Friday, 25 September 2015

Splitting trial between IPO and court "unsatisfactory and wasteful"

Angle Ring Ltd v ASD Westok Ltd is an extempore ruling of Judge Richard Hacon, sitting earlier this week in the Intellectual Property Enterprise Court (IPEC), England and Wales. The decision is briefly noted on the Lawtel subscriber-only service.

This was an dispute involving the ownership and validity of three patents in which the defendant Westok applied for summary judgment in respect of Angle's patent ownership claim.  Angle, the first claimant, asserted that Westok had never been the true inventors of the patents and had at all times known, or had reasonable grounds to know, that the second claimant was the true inventor. Although the IPEC would be able to deal with lack of inventive step or novelty at trial, the claimants failed to make a pro forma application to the UK Intellectual Property Office (the IPO, which has the initial jurisdiction to deal with claims relating to ownership of patents and patent applications) to have the matter transferred to the IPEC, leaving an issue as to whether the court had jurisdiction to deal with entitlement.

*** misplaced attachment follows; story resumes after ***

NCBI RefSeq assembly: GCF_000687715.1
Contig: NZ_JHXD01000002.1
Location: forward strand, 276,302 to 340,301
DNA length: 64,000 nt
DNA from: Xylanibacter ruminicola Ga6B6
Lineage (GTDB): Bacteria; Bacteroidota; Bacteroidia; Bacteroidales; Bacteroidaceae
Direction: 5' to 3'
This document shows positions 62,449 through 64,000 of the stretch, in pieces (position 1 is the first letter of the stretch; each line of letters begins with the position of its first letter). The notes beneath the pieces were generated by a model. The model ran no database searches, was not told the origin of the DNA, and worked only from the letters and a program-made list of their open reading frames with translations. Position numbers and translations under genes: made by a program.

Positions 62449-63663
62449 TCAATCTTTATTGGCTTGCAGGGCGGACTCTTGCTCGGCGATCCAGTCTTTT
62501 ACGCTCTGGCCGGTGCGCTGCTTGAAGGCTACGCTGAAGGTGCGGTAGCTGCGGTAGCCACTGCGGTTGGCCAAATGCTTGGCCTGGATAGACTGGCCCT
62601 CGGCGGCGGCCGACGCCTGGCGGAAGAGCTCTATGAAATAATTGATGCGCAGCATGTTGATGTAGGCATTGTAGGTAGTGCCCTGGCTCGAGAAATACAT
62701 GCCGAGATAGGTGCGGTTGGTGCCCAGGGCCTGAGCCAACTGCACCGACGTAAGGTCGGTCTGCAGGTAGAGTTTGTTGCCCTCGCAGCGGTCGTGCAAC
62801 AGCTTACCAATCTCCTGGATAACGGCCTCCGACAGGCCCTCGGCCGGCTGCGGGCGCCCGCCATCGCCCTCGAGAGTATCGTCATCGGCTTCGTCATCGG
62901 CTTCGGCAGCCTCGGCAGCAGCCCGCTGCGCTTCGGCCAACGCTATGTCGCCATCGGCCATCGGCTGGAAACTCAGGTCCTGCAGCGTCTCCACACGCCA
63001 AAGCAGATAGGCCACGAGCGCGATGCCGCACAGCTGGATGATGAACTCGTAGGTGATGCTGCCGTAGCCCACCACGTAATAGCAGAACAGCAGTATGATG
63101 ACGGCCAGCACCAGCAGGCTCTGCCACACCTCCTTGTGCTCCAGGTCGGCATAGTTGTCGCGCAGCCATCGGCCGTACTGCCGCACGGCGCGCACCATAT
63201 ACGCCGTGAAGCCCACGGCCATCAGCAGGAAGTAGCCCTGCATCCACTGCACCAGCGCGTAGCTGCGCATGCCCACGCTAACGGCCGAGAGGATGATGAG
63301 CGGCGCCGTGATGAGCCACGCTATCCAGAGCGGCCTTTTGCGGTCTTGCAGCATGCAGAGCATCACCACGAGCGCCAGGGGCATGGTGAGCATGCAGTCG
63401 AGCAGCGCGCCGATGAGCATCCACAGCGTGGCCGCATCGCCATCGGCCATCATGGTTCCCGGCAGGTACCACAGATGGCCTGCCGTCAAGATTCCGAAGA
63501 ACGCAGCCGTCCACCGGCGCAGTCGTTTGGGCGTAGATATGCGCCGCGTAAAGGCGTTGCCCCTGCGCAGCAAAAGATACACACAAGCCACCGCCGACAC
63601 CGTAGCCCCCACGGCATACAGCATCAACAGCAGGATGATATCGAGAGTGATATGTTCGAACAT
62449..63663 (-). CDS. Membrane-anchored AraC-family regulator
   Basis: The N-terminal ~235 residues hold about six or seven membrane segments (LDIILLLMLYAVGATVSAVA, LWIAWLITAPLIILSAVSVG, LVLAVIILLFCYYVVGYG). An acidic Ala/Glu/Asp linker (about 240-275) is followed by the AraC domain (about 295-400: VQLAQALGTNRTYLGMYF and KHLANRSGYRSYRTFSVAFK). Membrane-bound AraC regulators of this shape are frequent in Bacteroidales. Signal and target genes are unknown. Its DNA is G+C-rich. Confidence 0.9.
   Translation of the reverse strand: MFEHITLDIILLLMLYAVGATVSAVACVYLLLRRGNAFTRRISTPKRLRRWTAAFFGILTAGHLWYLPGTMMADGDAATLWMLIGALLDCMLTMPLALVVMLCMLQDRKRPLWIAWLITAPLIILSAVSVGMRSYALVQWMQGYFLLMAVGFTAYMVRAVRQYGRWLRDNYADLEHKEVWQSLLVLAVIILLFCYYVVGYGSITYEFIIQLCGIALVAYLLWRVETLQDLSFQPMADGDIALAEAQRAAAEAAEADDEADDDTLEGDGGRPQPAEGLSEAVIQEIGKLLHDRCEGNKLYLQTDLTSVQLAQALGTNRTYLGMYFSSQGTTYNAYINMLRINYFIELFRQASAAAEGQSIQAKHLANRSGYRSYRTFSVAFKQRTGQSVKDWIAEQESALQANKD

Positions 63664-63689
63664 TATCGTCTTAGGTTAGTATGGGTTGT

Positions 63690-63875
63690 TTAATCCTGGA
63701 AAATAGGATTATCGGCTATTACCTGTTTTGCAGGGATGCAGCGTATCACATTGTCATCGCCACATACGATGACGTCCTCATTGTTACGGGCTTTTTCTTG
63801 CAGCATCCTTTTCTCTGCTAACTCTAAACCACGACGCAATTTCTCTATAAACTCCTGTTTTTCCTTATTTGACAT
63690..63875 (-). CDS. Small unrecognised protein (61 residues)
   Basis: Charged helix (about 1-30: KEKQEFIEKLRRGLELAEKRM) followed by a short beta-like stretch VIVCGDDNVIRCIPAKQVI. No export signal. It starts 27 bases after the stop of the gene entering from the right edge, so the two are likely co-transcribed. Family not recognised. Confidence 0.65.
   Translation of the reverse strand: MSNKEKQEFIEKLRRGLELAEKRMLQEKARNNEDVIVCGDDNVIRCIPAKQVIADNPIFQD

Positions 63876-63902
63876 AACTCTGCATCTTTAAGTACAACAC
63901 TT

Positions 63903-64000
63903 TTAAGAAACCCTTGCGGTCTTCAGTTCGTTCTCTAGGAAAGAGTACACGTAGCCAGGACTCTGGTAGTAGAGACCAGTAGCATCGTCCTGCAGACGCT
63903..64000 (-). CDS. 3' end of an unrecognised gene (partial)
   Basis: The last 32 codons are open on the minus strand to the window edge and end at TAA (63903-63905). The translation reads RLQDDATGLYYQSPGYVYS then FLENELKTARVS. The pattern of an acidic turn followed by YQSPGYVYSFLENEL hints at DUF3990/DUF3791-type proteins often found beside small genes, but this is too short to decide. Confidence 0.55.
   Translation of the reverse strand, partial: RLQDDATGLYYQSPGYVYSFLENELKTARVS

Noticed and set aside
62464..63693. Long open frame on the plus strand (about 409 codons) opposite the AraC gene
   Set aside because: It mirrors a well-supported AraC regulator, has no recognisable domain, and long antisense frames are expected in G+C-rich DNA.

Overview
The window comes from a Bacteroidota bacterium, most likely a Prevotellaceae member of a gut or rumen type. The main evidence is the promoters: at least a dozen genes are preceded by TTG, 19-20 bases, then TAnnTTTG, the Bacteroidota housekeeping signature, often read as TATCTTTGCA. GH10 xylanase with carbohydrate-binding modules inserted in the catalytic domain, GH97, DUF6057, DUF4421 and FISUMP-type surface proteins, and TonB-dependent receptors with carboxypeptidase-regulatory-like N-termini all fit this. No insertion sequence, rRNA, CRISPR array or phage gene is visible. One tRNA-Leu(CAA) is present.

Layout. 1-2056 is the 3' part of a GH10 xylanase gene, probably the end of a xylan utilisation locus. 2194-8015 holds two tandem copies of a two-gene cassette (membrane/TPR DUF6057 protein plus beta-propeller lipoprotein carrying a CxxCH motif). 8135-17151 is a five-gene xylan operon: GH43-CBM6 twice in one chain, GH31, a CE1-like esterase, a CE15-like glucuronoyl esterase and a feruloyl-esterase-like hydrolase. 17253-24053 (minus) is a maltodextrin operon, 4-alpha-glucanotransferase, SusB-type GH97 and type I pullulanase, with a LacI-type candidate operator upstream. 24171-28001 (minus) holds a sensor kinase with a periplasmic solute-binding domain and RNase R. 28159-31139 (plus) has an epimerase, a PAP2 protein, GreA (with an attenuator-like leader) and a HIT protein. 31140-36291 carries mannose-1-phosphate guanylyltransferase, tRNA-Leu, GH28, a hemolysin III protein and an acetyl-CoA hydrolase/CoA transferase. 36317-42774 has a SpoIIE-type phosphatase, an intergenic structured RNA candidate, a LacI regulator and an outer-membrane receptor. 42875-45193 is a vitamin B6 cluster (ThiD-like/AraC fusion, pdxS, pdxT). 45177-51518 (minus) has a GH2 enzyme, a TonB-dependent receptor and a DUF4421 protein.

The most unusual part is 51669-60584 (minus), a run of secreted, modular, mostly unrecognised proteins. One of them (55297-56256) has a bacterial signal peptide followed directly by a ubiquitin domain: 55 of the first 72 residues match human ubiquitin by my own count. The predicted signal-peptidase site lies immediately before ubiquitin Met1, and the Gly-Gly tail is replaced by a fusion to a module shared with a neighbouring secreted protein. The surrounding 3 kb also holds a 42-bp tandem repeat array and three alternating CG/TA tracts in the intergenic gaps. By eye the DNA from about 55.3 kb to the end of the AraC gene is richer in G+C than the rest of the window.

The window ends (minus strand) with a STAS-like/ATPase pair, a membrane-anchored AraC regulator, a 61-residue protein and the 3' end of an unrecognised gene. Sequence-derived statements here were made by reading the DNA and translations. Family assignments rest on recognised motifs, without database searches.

Westok submitted that there were no reasonable grounds for it to have known that the second claimant was the true inventor, and that the court should determine that there was no real prospect of concluding that it must have known that it was not entitled to the patents.

Richard Hacon refused the application. In his view:

* The allegation that Westok had had reasonable grounds for knowing that the second claimant was the true inventor was irrelevant. It was fair to infer from the pleading that the claimants had alleged that Westok had known that it was not entitled to the patents, and the court would have to determine whether Westok knew that it was not so entitled.

* It was not appropriate to go through the evidence in a mini-trial of whether the claimants' case was unarguable; it had been pleaded sufficiently and should go to trial.

* The claimants would find it difficult to adduce further evidence if it turned out that the existing evidence did not support its case that Westok had had the relevant knowledge, and Westok would therefore succeed at trial on that point.

* The court ought to exercise its inherent jurisdiction in order to deal with entitlement at trial. It was artificial to distinguish the matter of lack of inventive step or novelty and leave entitlement to the IPO. That would be unsatisfactory and wasteful.

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